Robert S. Roeschlaub
Roeschlaub was born in Munich, Bavaria, Germany to Michael, private physician to the King of Bavaria, and Margaretta, his Scotland-born mother. The family emigrated to the United States in 1845, living in Missouri at first, but settling in Quincy, Illinois.
In August 1862, Robert enlisted from Quincy in the 84th Illinois Infantry - Company E as a sergeant, was promoted to Second Lieutenant in May 1863, promoted again to First Lieutenant in March 1865, and promoted to Captain on June 6, 1865 but never mustered with that rank as two days later he mustered out with the rank of First Lieutenant.
After apprenticing in Quincy, he relocated to Denver, Colorado in 1873, practicing as Robert S. Roeschlaub. In 1903, a son joined the practice and the firm was renamed Roeschlaub & Son, which continued until Robert's retirement in 1912. He designed numerous schools, college buildings, churches and residences and commercial buildings. He was one of three curators at the Colorado Historical Society and worked on improving Denver's building code.
He was elected to the American Institute of Architects in 1889 and the College of Fellows of the AIA elevated Roeschlaub to Fellow in 1900. He was President of AIA Colorado from 1892 to 1912. In 1909 when the architect's licensing law was passed, Roeschlaub was given license Number One.
Denver commercial buildings he is credited with designing include the King Block (1879), Bancroft Block (1880), Times Building (1881), Union Block (1881), Barth Block (1881), A.T. Lewis & Son Dept. Store (1894;1902) and the I.F. Williams Store (1902). Only the Lewis Department Store and the Hover Drug Co. Buildings remain. The Lewis Department Store, though listed in the National Register, is considered significant for its historic rather than architectural association. The Hover is the best surviving example of a commercial structure designed by Roeschlaub.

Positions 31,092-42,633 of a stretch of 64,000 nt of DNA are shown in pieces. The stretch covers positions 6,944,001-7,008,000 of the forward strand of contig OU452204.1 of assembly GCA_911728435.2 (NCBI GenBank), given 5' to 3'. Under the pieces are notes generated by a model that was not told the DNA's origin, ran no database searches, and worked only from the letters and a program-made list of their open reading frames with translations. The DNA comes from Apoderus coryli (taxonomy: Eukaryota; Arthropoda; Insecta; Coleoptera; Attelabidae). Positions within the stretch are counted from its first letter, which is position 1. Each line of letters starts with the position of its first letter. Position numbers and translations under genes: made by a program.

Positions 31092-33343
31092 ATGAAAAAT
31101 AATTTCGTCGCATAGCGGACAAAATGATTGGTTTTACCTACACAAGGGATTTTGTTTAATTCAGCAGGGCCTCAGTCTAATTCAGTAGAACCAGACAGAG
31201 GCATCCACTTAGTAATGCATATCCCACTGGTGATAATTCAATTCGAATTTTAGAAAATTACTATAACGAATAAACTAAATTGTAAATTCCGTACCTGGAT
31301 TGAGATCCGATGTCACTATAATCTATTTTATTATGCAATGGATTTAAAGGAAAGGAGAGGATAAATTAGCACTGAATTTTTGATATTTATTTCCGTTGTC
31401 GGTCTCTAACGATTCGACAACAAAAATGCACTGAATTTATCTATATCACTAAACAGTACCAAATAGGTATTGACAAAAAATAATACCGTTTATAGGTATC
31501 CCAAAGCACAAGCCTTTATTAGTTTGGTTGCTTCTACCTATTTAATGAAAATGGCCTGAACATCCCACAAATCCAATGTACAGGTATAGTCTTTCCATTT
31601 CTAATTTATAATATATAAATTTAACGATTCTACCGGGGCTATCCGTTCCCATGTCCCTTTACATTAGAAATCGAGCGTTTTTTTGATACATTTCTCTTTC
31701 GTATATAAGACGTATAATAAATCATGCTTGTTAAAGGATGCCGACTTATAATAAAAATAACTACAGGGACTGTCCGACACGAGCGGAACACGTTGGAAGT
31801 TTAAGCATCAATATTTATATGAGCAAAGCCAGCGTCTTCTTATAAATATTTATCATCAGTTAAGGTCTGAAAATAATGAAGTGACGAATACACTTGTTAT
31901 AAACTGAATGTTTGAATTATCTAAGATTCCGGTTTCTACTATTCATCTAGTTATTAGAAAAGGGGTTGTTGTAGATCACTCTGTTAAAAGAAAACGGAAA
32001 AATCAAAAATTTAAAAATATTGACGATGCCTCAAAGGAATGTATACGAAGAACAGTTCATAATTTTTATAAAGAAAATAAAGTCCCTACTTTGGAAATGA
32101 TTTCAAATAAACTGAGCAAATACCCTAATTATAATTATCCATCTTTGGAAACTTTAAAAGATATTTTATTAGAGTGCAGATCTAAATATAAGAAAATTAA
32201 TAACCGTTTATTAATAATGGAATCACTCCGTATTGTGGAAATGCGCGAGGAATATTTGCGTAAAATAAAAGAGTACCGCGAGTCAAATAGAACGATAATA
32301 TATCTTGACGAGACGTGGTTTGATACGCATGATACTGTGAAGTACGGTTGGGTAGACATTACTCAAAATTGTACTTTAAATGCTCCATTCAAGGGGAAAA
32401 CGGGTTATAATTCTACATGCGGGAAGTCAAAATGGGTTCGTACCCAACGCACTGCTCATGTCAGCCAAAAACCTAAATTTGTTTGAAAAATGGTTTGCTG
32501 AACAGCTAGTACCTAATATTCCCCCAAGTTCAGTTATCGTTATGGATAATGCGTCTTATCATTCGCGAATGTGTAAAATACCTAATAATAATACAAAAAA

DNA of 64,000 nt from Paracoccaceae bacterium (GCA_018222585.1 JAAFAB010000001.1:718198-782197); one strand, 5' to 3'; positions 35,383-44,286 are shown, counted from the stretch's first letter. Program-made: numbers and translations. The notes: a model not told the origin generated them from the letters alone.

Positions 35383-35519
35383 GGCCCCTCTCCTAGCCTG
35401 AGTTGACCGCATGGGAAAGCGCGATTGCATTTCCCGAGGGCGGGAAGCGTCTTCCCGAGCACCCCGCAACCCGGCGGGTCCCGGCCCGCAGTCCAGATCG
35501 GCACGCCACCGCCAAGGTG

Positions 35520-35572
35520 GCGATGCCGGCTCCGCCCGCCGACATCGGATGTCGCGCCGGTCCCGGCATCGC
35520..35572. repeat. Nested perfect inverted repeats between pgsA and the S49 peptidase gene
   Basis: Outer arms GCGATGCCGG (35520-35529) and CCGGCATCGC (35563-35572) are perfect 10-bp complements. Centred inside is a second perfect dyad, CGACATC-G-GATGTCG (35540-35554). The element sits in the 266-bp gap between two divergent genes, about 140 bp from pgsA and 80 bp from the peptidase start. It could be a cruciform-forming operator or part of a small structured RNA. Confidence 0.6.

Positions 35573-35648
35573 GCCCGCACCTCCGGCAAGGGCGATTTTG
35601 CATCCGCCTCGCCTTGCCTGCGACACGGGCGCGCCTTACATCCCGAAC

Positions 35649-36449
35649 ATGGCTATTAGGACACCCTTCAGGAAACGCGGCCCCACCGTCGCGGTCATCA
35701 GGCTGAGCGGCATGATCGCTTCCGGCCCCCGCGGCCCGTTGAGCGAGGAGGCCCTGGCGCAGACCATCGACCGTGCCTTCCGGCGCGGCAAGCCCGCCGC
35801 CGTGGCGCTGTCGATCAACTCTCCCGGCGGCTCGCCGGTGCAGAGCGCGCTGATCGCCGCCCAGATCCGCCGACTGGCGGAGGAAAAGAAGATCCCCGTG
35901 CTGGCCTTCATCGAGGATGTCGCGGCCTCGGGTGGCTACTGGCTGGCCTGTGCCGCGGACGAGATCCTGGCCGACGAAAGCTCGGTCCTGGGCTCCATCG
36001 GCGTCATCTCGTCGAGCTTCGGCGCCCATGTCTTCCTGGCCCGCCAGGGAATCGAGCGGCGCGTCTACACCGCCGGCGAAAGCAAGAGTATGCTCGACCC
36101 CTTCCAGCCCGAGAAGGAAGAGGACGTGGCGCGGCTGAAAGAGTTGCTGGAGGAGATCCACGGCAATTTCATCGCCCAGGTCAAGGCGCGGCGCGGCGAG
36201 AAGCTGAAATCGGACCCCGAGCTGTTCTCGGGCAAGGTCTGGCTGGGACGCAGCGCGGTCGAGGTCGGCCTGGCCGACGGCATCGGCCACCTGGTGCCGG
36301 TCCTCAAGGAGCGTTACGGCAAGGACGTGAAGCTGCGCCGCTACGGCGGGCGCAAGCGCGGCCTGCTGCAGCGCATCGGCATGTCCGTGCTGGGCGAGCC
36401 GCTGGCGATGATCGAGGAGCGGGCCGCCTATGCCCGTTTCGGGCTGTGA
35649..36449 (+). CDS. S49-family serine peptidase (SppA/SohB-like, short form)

Other National Historic Landmark registered Roeschlaub buildings include the Central City Opera House (1878), Trinity United Methodist Church (1888), Corona School (1889), Chamberlin Observatory (1890) at the University of Denver, Cheyenne County Jail (1894) now a museum, the Hover Mansion (1902) and the First Congregational Church (Manitou Springs) (1882).
He was the subject of the book Robert S. Roeschlaub: Architect of the Emerging West, 1843-1923 by Francine Haber, Kenneth R. Fuller, and David N. Wetzel, originally published in April 1988 by the Colorado Historical Society and republished by the University Press of Colorado in July 1992.